The bill which expired before the last election to remove the main residence exemption for foreign residents was re-introduced with some minor amendments and has now passed parliament. A foreign resident is anyone who is not a tax resident of Australia and can therefore include Australian citizens. The rules have retrospective impact and came into affect from the 9th of May 2017. There is however a transition period for foreign residents who purchased their property before the 9th of May 2017. These people are able to sell their home on or before the 30th of June 2020 and still be eligible for the Main residence exemption.
After the 30th of June 2020 any foreign resident who sells property will not be eligible to claim the main residence exemption unless they have been a foreign resident for less than six years AND a major life event occurs AND they purchased their property after the 9th of May 2017. A life event is:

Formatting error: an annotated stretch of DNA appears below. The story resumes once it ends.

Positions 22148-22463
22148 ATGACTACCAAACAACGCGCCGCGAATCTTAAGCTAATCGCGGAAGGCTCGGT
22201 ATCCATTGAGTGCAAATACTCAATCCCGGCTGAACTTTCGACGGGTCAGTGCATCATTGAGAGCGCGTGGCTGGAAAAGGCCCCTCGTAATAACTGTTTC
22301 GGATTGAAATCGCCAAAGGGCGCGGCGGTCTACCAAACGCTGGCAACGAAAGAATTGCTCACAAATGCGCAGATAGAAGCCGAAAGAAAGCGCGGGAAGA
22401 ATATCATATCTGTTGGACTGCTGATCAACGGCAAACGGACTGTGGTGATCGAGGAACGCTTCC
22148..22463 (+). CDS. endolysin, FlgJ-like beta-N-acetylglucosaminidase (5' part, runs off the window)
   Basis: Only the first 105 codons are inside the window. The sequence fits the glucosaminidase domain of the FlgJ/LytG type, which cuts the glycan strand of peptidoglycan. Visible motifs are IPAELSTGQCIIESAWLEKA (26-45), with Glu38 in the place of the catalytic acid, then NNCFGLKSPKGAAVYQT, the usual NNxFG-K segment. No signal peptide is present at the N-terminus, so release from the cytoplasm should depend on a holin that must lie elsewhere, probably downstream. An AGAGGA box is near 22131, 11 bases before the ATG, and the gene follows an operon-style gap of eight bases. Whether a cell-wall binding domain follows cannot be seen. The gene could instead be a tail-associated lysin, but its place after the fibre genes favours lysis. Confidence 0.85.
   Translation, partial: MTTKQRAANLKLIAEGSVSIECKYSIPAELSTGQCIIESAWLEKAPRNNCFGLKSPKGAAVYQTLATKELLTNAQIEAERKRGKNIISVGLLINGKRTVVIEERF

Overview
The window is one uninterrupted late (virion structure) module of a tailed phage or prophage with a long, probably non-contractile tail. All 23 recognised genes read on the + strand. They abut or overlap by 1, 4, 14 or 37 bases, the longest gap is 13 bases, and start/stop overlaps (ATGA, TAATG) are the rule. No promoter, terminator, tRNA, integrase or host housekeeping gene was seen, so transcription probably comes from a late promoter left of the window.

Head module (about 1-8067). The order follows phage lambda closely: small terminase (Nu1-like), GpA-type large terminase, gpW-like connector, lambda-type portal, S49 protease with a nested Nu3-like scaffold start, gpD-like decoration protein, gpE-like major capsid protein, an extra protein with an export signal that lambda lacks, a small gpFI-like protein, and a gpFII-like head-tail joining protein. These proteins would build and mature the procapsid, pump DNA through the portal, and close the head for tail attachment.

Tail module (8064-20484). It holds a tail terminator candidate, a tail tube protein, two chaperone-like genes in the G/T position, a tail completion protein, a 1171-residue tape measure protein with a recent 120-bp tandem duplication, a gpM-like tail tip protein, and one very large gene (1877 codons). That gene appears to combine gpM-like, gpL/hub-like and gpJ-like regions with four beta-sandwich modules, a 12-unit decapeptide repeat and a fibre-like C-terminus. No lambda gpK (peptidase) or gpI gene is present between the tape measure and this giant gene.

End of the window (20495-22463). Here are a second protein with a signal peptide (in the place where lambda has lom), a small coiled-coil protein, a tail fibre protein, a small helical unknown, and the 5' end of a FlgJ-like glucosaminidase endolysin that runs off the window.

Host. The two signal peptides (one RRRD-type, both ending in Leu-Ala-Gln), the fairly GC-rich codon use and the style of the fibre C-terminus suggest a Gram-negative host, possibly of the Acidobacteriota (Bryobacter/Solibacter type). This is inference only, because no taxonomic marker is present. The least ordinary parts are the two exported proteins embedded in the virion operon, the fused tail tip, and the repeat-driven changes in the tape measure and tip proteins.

- where the individual, their spouse or their minor children die or are diagnosed with a terminal medical condition or
- if the individual has a divorce or separation from their spouse.
Unless one of these life events occur and you have been a foreign resident for less than six years, any property sale made while you are a foreign resident will not be eligible for the main residence exemption after 30 June 2020.
The effect of this new rule is that for a main residence of a foreign resident, which could have been purchased 30 years ago while they were a resident of Australia, tax will now be payable on the entire gain if it is sold while the person is a non-resident. If the person were to become a resident again before the property was sold then the main residence exemption can still apply.
To make matters worse, foreign residents are generally not eligible to claim the 50% Capital Gains Tax discount. This can potentially double the amount of taxable gain. Also as the tax is calculated at non-resident rates, the minimum tax rate is 32.5% from the first dollar of gain.